Square Enix is a bit of a giant on the video game scene, frequently producing 100-hour epics with stellar art design and in-depth battle systems.
But, does that justify its sky-high pricing philosophy?
The World Ends with You, Drakerider, Final Fantasy Dimensions, Final Fantasy Tactics, Chaos Rings II - all burst through the £10 mark and keep on going. Is this right in an industry where 69p can get you a classic, and the freemium model gives you hours of gameplay at no cost whatsoever?
Let the people (that's you) decide! Actually, you have already done the debating bit - this just leaves Judge Jon to sweep in at the end of this article and pronounce his "informed" judgement. That's how it works.
And, yes, he'll probably continue to refer to himself in the third person. He's funny like that.
"I probably will buy The World Ends at Square's $15 asking price," regular PG contributor Klooud says. He's American, you know, hence the funny Monopoly currency and cheerful demeanour.
However, he believes that "with the easier design process and lack of overhead, that is as much as a AAA title on iOS should cost".
RockinIt bought The World Ends with You for £13 and found it to be "totally worth the money". Why? It's all about the effort that goes into it.
"It's not just a 'port'," he says. "The visuals have clearly been remastered for the iPhone Retina display" and "the gameplay itself has been changed to suit iOS touch controls."
RockinIt also feels that "this whole race to the bottom [freemium] pricing strategy has taken the fun out of games on iOS," so a renaissance (of sorts) for premium games should be welcomed.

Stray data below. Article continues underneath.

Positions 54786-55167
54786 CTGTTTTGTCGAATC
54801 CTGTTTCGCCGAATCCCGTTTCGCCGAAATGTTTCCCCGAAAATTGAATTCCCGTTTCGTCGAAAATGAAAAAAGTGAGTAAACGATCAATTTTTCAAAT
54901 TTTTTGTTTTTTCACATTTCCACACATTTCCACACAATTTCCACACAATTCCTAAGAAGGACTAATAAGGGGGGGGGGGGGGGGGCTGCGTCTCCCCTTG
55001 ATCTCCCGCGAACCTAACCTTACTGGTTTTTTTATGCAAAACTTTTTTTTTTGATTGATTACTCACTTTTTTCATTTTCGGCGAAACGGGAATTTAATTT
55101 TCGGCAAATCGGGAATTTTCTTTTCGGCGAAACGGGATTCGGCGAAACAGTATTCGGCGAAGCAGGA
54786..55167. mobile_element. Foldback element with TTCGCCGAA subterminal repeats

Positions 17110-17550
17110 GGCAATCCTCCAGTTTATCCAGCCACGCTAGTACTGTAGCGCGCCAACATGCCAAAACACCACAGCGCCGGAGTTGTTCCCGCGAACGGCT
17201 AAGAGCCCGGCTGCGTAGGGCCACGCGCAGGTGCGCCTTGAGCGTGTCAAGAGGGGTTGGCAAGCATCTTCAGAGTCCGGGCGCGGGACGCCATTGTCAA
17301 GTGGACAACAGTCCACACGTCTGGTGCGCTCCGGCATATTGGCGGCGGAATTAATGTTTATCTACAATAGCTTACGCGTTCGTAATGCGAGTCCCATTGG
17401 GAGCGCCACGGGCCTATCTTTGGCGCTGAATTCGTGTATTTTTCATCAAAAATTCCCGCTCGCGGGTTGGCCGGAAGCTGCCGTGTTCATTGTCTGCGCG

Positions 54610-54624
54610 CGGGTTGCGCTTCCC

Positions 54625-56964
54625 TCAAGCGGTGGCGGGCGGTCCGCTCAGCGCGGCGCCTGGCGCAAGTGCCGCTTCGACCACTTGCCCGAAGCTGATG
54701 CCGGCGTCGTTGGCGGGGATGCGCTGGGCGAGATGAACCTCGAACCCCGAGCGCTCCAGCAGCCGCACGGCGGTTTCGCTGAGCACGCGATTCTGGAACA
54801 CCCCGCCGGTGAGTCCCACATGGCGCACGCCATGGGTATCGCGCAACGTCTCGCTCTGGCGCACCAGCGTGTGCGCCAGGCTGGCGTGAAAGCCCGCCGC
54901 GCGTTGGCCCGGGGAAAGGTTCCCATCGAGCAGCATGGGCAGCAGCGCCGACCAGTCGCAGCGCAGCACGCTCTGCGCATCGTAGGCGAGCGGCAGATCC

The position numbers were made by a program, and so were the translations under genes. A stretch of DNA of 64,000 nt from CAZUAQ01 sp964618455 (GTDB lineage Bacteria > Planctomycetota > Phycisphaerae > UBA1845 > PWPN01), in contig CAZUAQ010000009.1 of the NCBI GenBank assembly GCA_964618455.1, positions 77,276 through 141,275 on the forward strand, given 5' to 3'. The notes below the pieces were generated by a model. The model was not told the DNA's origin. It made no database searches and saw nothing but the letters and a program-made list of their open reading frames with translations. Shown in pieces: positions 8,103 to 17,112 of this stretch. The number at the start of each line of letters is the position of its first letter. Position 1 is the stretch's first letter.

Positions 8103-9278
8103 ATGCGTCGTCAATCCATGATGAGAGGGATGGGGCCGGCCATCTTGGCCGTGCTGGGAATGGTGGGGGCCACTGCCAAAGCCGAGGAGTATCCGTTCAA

Swallowfire thinks that going into double figures is just not on. "£12.99 is getting ridiculous," he says, and likens it to "Nintendo charging £39.99 for a download of NSMB2" on 3DS.
In other words, there's an unwritten but well-understood pricing standard specific to every platform, and publishers need to stick to it.
NotSpam agrees that these Squeenix prices are too high, and points to the age of some of the games and the value relative to other so-called superior platforms.
"[The World Ends with You] is a number of years old, it's a port" he says, and points out that "compared to indie games on other digital distribution stores it's right at the top end of pricing."
According to his argument, these platforms can offer up large screens and physical controls, so the iOS version should really be cheaper.
AlvysingerUK draws attention to the unstable nature of App Store prices as a reason not to buy expensive titles. "Paying more always seems like a risk," he says, "especially as so many games go into sales within five minutes of launch or even go free for a brief time. Trigger Fist, for example, cost me £2.99 but went completely free this week."
It's an interesting point, although we should note that Square Enix is generally consistent with its pricing, only discounting titles for brief periods or when a sequel comes along.
Somewhere in the middle
Jowly kung fu whisperer Stephen Seagal is back with an opinion. "Again, I'm on the fence," he says. We assume he's talking metaphorically, and that he's not poised to snap some unassuming gardener's neck.
"On the one hand, obviously no one wants to pay double figures for a mobile game," he notes, adding that the large quantity of casual gamers who own an iOS or Android platform "are not at all accustomed to paying that much for games".